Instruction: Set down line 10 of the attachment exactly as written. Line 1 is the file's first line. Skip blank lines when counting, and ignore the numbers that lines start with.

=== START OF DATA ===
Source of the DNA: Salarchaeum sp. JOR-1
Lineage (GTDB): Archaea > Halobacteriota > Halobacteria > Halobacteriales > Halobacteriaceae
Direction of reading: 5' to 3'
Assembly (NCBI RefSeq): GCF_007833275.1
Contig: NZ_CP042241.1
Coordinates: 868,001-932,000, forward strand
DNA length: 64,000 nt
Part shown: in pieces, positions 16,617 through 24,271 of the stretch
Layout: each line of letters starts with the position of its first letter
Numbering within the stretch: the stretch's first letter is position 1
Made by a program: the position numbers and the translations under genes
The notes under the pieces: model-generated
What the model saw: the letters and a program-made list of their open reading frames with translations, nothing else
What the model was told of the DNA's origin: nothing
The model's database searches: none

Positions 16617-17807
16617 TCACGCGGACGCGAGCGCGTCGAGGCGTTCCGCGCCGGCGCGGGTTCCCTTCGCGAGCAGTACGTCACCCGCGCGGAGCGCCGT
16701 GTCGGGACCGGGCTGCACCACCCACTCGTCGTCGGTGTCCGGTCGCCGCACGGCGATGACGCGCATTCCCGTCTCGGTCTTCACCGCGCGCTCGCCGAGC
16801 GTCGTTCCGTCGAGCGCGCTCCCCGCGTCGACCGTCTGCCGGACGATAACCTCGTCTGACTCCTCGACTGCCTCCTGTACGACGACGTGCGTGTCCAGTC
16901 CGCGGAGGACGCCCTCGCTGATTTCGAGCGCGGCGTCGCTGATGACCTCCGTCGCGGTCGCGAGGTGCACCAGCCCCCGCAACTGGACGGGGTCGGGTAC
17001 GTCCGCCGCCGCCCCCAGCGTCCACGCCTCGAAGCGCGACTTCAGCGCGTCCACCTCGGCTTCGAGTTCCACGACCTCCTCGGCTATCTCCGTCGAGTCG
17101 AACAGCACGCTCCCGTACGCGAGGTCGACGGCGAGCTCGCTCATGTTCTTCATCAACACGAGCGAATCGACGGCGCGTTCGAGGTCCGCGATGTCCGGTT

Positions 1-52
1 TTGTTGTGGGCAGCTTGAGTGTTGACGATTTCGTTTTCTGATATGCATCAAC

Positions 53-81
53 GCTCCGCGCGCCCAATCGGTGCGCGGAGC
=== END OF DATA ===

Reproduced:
Numbering within the stretch: the stretch's first letter is position 1